Please E-mail suggested additions, comments and/or corrections to Kent@MoreLaw.Com.

Help support the publication of case reports on MoreLaw

Date: 07-17-2022

Case Style:


Case Number: 4D21-784



Cory J. Ciklin
Robert M. Gross



On Appeal From The Circuit Court for the Seventeenth Judicial Circuit, Broward County

Keathan B. Frink

Plaintiff's Attorney:
Dinah S. Stein and Mark Hicks of Hicks, Porter, Ebenfeld & Stein, P.A.,
Miami, and Stephen Hunter Johnson and Nathaniel Haim Sari of Lydecker Diaz,

Defendant's Attorney:

Click Here to Watch How To Find A Lawyer by Kent Morlan

Click Here For The West Palm Beach, Florida Insurance Law Lawyer Directory

If no lawyer is listed, call 918-582-6422 and cMoreLaw will help you find a lawyer for free.

Tell MoreLaw About Your Litigation Successes and MoreLaw Will Tell the World.

Re: MoreLaw National Jury Verdict and Settlement


MoreLaw collects and publishes civil and criminal litigation information from the state and federal courts nationwide. Publication is free and access to the information is free to the public.

MoreLaw will publish litigation reports submitted by you free of charge - 855-853-4800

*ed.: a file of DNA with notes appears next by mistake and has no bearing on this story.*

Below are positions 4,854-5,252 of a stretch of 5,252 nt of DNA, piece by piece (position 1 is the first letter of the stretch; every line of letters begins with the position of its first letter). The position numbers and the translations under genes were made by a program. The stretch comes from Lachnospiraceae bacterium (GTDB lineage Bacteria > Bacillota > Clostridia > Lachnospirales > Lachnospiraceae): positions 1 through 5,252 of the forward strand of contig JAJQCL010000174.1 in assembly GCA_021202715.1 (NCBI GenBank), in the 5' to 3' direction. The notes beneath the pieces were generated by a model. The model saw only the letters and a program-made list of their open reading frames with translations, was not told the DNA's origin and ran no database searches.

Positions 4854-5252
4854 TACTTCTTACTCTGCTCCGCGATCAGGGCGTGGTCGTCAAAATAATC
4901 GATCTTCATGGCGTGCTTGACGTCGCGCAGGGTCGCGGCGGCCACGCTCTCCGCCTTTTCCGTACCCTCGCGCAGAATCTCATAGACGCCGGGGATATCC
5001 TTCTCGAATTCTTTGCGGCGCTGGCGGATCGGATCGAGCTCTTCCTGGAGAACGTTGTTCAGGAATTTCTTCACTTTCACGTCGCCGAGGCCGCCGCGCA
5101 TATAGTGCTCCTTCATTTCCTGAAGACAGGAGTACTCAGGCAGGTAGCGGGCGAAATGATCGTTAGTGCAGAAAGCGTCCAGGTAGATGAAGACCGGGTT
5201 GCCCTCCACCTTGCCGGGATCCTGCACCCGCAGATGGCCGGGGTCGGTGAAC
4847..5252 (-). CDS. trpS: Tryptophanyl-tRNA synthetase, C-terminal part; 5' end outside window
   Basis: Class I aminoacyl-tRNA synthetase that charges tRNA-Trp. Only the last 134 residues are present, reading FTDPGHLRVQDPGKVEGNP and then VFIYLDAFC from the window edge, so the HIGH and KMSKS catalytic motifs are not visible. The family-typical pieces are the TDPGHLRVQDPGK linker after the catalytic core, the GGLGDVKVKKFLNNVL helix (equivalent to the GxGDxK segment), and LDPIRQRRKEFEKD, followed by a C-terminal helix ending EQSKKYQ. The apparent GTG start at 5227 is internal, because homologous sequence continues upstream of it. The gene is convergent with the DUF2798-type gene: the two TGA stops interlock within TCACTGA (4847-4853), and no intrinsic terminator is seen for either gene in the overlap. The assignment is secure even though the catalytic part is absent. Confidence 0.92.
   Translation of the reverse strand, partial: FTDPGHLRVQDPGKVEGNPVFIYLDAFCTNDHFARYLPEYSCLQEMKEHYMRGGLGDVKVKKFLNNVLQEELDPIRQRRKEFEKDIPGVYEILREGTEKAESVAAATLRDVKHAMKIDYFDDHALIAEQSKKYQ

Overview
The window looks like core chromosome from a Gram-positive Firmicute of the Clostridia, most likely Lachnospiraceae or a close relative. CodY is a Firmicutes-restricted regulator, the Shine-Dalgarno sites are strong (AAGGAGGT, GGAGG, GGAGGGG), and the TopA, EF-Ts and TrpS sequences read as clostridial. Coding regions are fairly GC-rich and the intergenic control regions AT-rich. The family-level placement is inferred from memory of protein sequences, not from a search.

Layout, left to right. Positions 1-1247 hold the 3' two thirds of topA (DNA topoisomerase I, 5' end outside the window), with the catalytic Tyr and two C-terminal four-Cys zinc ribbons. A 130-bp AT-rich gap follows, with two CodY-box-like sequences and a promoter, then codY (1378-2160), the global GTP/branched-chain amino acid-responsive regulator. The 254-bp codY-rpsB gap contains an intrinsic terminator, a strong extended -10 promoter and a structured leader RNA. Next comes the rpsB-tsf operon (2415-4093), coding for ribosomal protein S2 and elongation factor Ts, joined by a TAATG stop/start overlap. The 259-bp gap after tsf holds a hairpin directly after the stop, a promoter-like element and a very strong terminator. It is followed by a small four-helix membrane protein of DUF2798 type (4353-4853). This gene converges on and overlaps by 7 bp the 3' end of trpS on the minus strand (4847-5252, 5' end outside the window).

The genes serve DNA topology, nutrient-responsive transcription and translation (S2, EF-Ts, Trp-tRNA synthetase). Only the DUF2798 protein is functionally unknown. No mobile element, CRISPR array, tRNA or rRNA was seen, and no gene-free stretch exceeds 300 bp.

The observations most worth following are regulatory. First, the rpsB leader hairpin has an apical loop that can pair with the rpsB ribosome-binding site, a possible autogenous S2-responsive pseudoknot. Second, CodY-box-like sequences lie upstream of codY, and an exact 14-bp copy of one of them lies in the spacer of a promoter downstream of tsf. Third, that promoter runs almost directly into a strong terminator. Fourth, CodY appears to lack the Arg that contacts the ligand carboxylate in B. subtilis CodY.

West Palm Beach, Florida - Insurance Law lawyer represented Appellees with appealing a final judgment on the insurer’s duty to defend claim.

In 2014, the insurer issued a Lawyer’s Professional Liability Policy to the law
firm. The law firm notified the insurer of a Racketeer Influenced and Corrupt
Organizations Act (“RICO”) suit filed against it during the policy period. The
RICO suit involved allegations that stemmed in part from the law firm’s
representation of plaintiffs in earlier filed human rights lawsuits.
• The Underlying Lawsuits
1. The Human Rights Lawsuits
On March 20, 2009, one of the law firm’s partners (“Collingsworth”) filed three
human rights lawsuits against Drummond Company, Inc. (“Drummond”) under
the Alien Tort Statute and the Torture Victim Protection Act of 1991 in the